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COLUMBIA RIVER ESTUARY - What is an 8 million-cubic-yard dumpsite for dredge spoils?

A restoration site, according to the most recent Environmental Impact Statement for the Army Corps of Engineers' Columbia Deepening Project.

Of the four major restoration proposals the Corps has proposed in the new EIS, three would also be dredged material disposal sites - leaving many the project's critics unsatisfied.

"This idea of creating new disposal sites and labeling them as restoration is really a concern." said Matthew Van Ess, Columbia River Estuary Study Taskforce director. "It's never been done before and we don't know how it's going to work."

Causing further concern, Van Ess said some of the Corps' proposals - including its largest salmon restoration project - come with the caveat that they will only be completed if they continue to suit the Corps' needs.

"These are promises of restoration," Van Ess said. "The corps doesn't have to do any of this - they are just nice things it is doing out of the kindness of its heart."

Many of the restoration projects the Corps has proposed would use enormous amounts of dredge spoils - roughly half the deepening project's waste will be dumped as part of the Corps Lois Island restoration project. Van Ess said the Corps is re-designating dumpsites critical to deepening the channel as restoration, hoping to hide its disposal sites while improving the project's image.

Regardless of its motivations, Corps project manager Laura Hicks said dumpsite/restoration-proposal costs are included in the project's cost-benefit analysis. Restoration that does not use dredge spoils, however, is not part of the cost-benefit projection. Miller-Pillar Island - $2,767,000 estimated cost - 234 acres affected

By driving and filling a series of pile dikes - rows of pilings driven perpendicular to a river, channelizing and slowing it - the Corps plans to create more shallow-water salmon habitat between Miller and Pillar Islands in the Columbia estuary. Though the plan is proposed as part of the deepening project, it would house spoils from maintenance dredging.

While the plan was put forward in an earlier proposal, McDonough said the Corps reconsidered it after questions regarding the proposal's benefit to salmon arose.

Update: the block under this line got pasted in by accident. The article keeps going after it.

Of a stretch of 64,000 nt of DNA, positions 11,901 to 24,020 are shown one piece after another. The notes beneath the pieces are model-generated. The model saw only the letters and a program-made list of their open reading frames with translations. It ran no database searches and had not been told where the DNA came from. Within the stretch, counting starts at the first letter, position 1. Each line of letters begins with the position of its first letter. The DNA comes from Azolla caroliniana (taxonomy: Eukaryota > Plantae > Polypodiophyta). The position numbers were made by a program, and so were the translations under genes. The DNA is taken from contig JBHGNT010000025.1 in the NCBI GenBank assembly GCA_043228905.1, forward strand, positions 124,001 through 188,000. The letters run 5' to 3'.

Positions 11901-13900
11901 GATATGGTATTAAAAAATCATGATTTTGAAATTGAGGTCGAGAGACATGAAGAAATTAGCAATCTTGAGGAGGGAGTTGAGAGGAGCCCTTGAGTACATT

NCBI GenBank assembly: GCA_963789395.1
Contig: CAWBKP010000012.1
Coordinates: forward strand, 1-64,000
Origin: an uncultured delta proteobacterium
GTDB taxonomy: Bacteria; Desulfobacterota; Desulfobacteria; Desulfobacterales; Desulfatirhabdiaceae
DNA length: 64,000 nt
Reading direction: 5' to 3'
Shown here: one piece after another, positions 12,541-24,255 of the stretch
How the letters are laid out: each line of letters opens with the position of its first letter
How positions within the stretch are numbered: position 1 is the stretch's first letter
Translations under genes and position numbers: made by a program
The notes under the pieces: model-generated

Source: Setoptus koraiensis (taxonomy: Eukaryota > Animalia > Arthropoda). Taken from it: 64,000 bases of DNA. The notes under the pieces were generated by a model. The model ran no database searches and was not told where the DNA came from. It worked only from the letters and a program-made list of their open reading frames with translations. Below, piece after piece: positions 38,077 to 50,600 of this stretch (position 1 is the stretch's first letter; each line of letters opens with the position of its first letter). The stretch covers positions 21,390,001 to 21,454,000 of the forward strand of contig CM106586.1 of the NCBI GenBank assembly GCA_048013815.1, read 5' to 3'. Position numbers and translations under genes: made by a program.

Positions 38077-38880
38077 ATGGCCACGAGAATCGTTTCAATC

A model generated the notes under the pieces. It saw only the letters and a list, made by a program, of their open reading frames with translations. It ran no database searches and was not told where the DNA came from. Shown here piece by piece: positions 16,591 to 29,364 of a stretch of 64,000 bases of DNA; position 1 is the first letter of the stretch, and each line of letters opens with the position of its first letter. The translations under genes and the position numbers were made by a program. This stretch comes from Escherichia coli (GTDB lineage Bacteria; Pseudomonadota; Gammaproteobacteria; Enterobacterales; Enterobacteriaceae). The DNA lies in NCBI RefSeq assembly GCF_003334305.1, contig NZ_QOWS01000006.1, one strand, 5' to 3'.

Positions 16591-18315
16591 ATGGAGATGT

"Now they're saying this shallow water will actually benefit salmon, where as in the previous EIS they were saying the shallow water would negatively impact salmon," she said.

Shallow water, McDonough said, is a boon to predatory birds, as it makes salmon and other fish easy prey for them. She said the pile dikes also would interfere with gillnet fisheries in the area.

Van Ess said the Millar-Pillar site is more of the same from the Corps. He said that - instead of creating new dumpsites - the Corps should be looking at other beneficial uses for dredge spoils.

"We have ways to use this dredge material," Van Ess said. "We have to find other things to do with it besides dumping it in the water or on an island or in the ocean or in the estuary where it impacts the environment."

Spoils could be removed from the river and used to feed beaches starved for sand because of changes to the Columbia's flow pattern, as they have been on southwest Washington's Benson Beach.

"This is an impacted system here," Van Ess said. "If we want sand on the beach, we need to put it there." Shillapoo Lake/Bachelor Slough - $7,348,000 estimated cost - 609-978 acres affected - 132,000 cubic yards removed

In a holdover from the previous Environmental Impact Statement, the Corps plans to use dredge spoils from Bachelor Slough to create Shillapoo Lake on Bachelor Island near Portland, Ore. While the new lake would serve as habitat for waterfowl, it would do little for salmon or other fish directly affected by the deepening project.

"This is not a fish-restoration project, it's a duck-restoration project," Van Ess said. "It's basically a duck pond."

Van Ess said the Corps decisions regarding Bachelor Slough - chiefly its putting boat-traffic control ahead of fish restoration - calls its intentions into question. "They don't want to dredge too much into Bachelor Island because they don't want boats to go in there," he said. "I guess to me, it's kind of laughable; it's not about what is most important to fish restoration."

The projects size depends on Washington state Fish and Wildlife department's ability to acquire roughly 350 acres of private land.

In addition to four large-scale projects, the Corps plans to replace a number of tide gates in the estuary, participate in an invasive weed-control program and fund research on the impacts of this and other Corps projects on the Columbia River.

The Corps meeting schedule is available at   

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